Defense Advanced Research Projects AgencyTagged Content List

Harnessing Complexity

Systems comprising multiple and diverse interactions

Showing 110 results for Complexity RSS
05/17/2015
The mission of the Defense Sciences Office (DSO) is to identify and pursue high-risk, high-payoff research initiatives across a broad spectrum of science and engineering disciplines and to transform these initiatives into disruptive technologies for U.S. national security.
01/01/1980
DARPA established the Defense Sciences Office (DSO) in 1980, combining the Nuclear Monitoring Research Office, materials science research, and cybernetic technology efforts into a single office. Since its inception, DSO has spawned two additional technology offices at DARPA: the Microsystems Technology Office (MTO) in 1992 and the Biological Technologies Office (BTO) in 2014.
02/05/2014
In today’s rapidly evolving mission environments, warfighters need new vehicles, weapons and other systems fielded quickly. Current design and development approaches, however, are unable to deliver those systems in a timely manner. To help overcome these challenges, DARPA’s Adaptive Vehicle Make (AVM) portfolio of programs is working to develop revolutionary approaches for the design, testing and manufacturing of complex defense systems, with the goal of shortening development timelines by five times or more. Thanks to strong early test results and a new opportunity to transition the technology, DARPA has decided to speed its current AVM successes to the defense industrial base in 2014—years earlier than originally planned.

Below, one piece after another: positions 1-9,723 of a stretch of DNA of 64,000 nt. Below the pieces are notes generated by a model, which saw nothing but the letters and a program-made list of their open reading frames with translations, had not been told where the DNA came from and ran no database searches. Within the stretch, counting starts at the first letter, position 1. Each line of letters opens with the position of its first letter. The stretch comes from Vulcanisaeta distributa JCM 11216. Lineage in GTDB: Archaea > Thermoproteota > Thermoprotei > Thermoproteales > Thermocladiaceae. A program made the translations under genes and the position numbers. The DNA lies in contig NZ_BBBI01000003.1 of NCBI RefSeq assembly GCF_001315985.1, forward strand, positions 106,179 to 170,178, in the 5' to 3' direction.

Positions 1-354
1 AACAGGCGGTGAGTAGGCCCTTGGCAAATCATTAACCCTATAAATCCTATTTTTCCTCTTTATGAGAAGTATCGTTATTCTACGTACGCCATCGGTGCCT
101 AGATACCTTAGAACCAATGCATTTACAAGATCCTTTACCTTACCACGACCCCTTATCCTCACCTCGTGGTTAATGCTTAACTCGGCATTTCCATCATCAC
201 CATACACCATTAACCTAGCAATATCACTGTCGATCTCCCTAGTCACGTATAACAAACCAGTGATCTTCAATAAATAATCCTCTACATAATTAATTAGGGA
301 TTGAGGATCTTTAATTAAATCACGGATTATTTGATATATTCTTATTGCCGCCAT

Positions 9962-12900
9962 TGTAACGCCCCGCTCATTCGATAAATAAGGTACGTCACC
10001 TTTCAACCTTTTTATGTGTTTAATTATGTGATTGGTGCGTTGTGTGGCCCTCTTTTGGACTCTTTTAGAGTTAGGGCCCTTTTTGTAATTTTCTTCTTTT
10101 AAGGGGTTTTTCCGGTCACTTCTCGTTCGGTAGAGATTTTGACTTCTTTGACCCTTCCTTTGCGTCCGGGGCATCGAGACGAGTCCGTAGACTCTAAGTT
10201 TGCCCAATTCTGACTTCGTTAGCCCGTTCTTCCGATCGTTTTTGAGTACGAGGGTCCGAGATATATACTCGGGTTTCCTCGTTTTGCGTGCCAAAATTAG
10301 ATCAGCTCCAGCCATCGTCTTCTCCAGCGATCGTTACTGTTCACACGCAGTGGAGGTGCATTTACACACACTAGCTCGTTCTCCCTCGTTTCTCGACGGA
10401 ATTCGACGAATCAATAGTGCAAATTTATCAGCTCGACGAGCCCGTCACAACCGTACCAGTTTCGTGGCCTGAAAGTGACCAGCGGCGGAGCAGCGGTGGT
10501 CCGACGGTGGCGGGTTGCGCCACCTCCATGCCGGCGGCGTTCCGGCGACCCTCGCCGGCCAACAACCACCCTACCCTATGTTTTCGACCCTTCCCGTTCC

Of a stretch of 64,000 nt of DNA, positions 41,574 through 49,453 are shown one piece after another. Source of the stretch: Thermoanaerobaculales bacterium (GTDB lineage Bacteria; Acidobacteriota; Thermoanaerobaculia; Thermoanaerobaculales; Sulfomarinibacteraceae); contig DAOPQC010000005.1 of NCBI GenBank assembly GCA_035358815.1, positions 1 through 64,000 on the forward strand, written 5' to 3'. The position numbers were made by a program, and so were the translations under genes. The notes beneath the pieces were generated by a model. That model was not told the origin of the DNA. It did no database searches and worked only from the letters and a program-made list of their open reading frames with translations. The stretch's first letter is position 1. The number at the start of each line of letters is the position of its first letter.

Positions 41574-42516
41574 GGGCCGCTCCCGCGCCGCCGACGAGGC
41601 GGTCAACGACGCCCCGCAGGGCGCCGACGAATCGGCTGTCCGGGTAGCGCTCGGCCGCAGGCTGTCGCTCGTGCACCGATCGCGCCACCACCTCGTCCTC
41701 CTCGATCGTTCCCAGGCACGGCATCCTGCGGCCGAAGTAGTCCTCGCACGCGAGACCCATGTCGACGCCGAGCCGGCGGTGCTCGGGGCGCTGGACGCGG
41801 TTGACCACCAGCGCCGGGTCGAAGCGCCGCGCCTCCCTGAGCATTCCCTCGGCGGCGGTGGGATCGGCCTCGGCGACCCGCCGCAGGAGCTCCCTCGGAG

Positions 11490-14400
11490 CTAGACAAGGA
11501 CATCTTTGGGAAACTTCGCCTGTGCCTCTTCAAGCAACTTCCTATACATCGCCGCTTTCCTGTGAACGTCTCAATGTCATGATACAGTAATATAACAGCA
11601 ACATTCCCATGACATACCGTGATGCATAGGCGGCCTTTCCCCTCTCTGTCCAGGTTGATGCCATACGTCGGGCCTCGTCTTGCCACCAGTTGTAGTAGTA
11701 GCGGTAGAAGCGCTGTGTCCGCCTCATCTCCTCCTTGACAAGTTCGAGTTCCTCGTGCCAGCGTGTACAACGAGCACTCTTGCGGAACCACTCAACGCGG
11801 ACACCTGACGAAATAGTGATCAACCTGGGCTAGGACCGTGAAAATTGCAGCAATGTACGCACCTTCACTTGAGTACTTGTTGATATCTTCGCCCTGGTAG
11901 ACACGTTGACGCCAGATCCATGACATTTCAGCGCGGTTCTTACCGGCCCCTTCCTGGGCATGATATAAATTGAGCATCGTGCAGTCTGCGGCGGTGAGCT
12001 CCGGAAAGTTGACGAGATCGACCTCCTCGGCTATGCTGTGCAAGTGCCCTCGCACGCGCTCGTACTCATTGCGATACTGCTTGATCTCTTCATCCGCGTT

06/16/2014
Scientists and engineers in DARPA’s Defense Sciences Office (DSO) promote and exploit new discoveries across the frontiers of physics, chemistry, and mathematics to identify and accelerate potentially game-changing technologies for U.S. national security. After recently spinning off biological technologies into a new office, DSO’s investment portfolio, which continues to create new materials and explore the boundaries of physical phenomena, is expanding to include novel approaches to understanding, predicting, designing, and developing engineered complex systems.
09/11/2014
The exponential growth of diverse science data represents an unprecedented opportunity to make substantial advances in complex science and engineering, such as discovery of novel materials or drugs. However, without tools to unify principles, results, models and other kinds of data into a single computational representation, it is difficult to relate data from any one scientific problem or area to the broader body of knowledge.